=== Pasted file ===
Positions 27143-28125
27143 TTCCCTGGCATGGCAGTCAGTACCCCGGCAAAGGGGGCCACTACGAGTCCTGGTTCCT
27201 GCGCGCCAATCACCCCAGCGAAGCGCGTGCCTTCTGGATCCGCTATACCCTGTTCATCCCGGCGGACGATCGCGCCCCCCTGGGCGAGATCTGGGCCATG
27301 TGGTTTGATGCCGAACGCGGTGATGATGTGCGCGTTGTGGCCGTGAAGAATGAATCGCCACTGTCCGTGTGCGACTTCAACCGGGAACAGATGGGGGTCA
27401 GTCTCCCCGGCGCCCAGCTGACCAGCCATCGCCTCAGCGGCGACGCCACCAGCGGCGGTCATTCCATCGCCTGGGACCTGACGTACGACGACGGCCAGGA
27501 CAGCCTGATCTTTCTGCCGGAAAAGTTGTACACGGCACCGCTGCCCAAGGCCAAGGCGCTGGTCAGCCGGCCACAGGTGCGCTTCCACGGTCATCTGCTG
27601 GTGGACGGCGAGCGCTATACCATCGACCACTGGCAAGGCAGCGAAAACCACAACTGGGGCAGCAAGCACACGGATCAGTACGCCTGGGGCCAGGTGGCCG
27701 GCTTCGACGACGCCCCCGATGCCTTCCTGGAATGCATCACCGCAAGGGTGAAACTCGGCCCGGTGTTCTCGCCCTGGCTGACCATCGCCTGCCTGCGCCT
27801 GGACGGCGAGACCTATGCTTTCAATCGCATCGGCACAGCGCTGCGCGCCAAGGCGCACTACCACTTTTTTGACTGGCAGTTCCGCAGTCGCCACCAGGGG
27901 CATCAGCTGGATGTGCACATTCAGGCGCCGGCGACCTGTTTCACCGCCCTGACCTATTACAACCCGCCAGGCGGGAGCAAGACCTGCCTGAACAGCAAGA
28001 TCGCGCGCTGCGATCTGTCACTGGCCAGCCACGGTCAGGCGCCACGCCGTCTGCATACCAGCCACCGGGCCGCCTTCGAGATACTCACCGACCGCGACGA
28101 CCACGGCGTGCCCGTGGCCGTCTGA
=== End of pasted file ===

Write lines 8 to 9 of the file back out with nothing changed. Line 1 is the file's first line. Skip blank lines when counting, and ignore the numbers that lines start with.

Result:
27701 GCTTCGACGACGCCCCCGATGCCTTCCTGGAATGCATCACCGCAAGGGTGAAACTCGGCCCGGTGTTCTCGCCCTGGCTGACCATCGCCTGCCTGCGCCT
27801 GGACGGCGAGACCTATGCTTTCAATCGCATCGGCACAGCGCTGCGCGCCAAGGCGCACTACCACTTTTTTGACTGGCAGTTCCGCAGTCGCCACCAGGGG